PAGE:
Christchurch City Council : Highly Dubious Entity #YaldhurstSubdivision

Subject: Ongoing Property Dispute at Yaldhurst Subdivision

Christchurch City Council held a full council meeting on 27 July 2017.

Readers, the CCC meeting video of Agenda item 26, about Yaldhurst Subdivision, is recommended viewing/listening.

Legal advice to Council is given by Rob Goldsbury, CCC Head of Legal Services – an atrociously lacklustre, unjust and obstructive performance.

The Council stupidly steps itself into (again!) the Constructive Fraud Action being progressed at the Christchurch High Court by Residents/Caveators of the Yaldhurst Subdivision. Although, we see that Councillors supposedly have no idea they’re already in it up to their eyeballs through the actions of Council staff and issues of non-compliance. Interesting.

Christchurch City Council Published on Jul 26, 2017
Christchurch City Council VIDEO
27.07.17 – Item 26 – Yaldhurst Village Subdivision – Dedication of Road – Sir John McKenzie Avenue

The video continues at about 1:26 after a preliminary silence [muted blue screen] – keep watching. The quality of picture is poor throughout. The discomfort of those seen in the public gallery is most perceptible.

Meeting Agenda and Unconfirmed Minutes follow here below – minus Attachment A, Yaldhurst Village Lots 601,613 Plan.

The Council did not vote unanimously.

The Halswell-Hornby-Riccarton Community Board motion was lost.

With the second motion, in short, the Council resolved that Lots 601 (residential) and 613 (commercial) on LT 448725 will be dedicated under Section 349 of the Local Government Act 1974 as a road, in order for the road to vest.

The resolution goes against the Residents’ private property rights.

See the previous post to refresh on the Residents’ situation.

Note, by the votes for, the dishonesty and incompetence present.

Note, by the votes against, the integrity of those supporting the Community Board and members of their community: the private property owners (the Residents), in their protracted, brave and courageous fight against an unjust malevolent council staff working in cahoots with unscrupulous developers.

Vicki Buck is a class act.
Rob Goldsbury, an utterly shameful man.

****

Christchurch City Council
Agenda

Notice of Meeting:
An ordinary meeting of the Christchurch City Council will be held on:

Date: Thursday 27 July 2017
Time: 10.05am
Venue: Council Chambers, Civic Offices,
53 Hereford Street, Christchurch

….

[agenda item]
Halswell-Hornby-Riccarton Community Board

26. Yaldhurst Village Subdivision – Dedication of Road – Sir John McKenzie Avenue ………. [page] 529

[the report]
Council
27 July 2017

Report from Halswell-Hornby-Riccarton Community Board  – 13 June 2017
 
26. Yaldhurst Village Subdivision – Dedication of Road – Sir John McKenzie Avenue

Reference: 17/733313
Contact: Richard Holland richard.holland@ccc.govt.nz 941 8690
 
Note that this report was left to lie on the table at the Council meeting on 6 July 2017.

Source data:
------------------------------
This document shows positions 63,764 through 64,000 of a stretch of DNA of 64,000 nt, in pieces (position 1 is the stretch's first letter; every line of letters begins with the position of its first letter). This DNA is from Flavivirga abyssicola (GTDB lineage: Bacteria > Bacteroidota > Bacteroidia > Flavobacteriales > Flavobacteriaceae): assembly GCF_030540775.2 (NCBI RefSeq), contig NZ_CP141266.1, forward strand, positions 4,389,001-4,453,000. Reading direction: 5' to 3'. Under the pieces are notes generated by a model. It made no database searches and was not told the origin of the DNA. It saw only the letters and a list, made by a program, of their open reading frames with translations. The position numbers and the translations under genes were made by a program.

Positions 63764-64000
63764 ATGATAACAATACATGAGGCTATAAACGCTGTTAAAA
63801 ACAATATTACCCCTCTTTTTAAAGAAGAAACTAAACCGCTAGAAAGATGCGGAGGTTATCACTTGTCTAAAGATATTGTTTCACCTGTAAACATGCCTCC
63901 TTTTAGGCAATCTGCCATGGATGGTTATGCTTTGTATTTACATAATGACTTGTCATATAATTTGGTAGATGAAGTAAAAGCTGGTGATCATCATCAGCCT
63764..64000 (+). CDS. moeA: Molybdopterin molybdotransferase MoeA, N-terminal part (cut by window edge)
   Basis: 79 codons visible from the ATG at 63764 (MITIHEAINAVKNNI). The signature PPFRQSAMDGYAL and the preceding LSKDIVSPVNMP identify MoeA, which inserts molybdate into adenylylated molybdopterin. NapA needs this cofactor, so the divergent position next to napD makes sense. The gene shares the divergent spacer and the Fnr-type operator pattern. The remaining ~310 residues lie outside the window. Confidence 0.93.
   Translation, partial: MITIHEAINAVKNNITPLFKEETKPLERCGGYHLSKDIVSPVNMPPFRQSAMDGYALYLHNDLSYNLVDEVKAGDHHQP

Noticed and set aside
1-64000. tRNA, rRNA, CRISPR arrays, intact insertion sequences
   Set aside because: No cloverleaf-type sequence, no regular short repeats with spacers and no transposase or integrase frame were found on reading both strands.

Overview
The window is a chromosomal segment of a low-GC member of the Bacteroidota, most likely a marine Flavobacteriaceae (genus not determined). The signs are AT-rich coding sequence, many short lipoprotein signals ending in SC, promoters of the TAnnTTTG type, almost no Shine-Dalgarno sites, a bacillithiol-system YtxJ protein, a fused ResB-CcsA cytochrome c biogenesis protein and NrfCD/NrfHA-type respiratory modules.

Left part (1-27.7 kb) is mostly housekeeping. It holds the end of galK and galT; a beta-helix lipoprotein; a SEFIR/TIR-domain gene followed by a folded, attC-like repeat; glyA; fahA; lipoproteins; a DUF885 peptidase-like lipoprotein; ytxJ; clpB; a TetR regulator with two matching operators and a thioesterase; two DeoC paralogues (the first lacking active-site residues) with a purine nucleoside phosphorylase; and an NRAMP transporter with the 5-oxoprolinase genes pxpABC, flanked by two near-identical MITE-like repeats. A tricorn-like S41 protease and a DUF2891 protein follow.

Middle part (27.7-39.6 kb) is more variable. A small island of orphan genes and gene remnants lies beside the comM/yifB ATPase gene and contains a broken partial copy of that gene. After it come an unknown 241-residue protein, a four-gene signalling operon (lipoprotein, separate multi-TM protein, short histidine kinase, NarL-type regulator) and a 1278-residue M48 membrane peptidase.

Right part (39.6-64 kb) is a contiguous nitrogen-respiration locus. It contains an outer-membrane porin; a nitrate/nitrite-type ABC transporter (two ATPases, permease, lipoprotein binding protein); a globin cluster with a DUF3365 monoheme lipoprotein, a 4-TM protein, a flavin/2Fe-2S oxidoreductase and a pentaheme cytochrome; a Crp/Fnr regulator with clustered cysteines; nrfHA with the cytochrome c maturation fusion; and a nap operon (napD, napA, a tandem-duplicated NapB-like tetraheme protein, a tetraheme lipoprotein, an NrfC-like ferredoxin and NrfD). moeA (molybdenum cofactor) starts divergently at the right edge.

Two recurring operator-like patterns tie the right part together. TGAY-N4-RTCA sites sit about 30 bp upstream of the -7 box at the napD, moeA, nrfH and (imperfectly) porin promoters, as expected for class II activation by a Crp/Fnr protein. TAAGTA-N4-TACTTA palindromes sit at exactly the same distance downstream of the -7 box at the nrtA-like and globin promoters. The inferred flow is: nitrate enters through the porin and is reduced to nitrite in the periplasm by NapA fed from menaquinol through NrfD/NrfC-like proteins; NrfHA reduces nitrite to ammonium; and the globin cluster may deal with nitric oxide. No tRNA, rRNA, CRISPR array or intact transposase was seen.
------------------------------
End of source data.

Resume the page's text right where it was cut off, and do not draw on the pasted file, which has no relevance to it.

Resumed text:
1. Staff Recommendations
 
That the Halswell-Hornby-Riccarton Community Board recommend to the Council:

1. That Lots 601 (residential) and 613 (commercial) on LT 448725 will be dedicated under Section 349 of the Local Government Act 1974 as a road, in order for the road to vest.

2. Note that a Deed of Indemnity will be executed by Infinity Yaldhurst Limited which will indemnify and keep indemnified the Council from all actions, proceedings and claims made by any land owner in relation to the Council accepting the dedication of Lots 601 and 613 on LT 448725, as road.

3. Also note that the Council shall not be required to issue a Section 224(c) Certificate under the Resource Management Act 1991 in respect to Lots 601 and 613 on LT 448725 until all the safety audit requirements as specified by the Council, and included in the Variations of the subdivision consent, have been physically built to the Council’s satisfaction.

4. That the General Manager City Services be delegated authority to negotiate and enter into on behalf of the Council, such documentation required to implement the dedication.
 
2. Halswell-Hornby-Riccarton Community Board Recommendation to Council
 
Part A

That the Halswell-Hornby-Riccarton Community Board recommend to the Council:

1. Option 2 of the staff report, namely, That the Council not agree to a dedication process and inform Infinity Yaldhurst Limited to pursue the matter through the Courts in accordance with the Property Law Act.
 
2. That the Council agree to meet with the adjoining property owners to discuss options on a way forward regarding the Yaldhurst Village Subdivision.
 
Vicki Buck and Anne Galloway requested that their votes against the above decision, be recorded.
 
Attachments
There are no attachments for this report.

 
—█

Council
27 July 2017

Yaldhurst Village Subdivision – Dedication of Road – Sir John McKenzie Avenue
Reference: 17/34580
Contact: Richard Holland richard.holland@ccc.govt.nz 941 8690
  
1. Purpose and Origin of Report

Purpose of Report
1.1 The purpose of this report is for the Halswell-Hornby-Riccarton Community Board to consider and recommend to the Council, the dedication of the collector road Sir John McKenzie Drive and other side roads in the Yaldhurst Village subdivision, shown as Lot 601 (serving the residential area) and Lot 613 ( servicing the commercial area) on LT 448725 (lots 601 and 613) under Section 349 of the Local Government Act 1974, rather than the normal vesting following acceptance of the infrastructure, and the issue of a Section 224 Certificate under the Resource Management Act 1991 (“RMA”).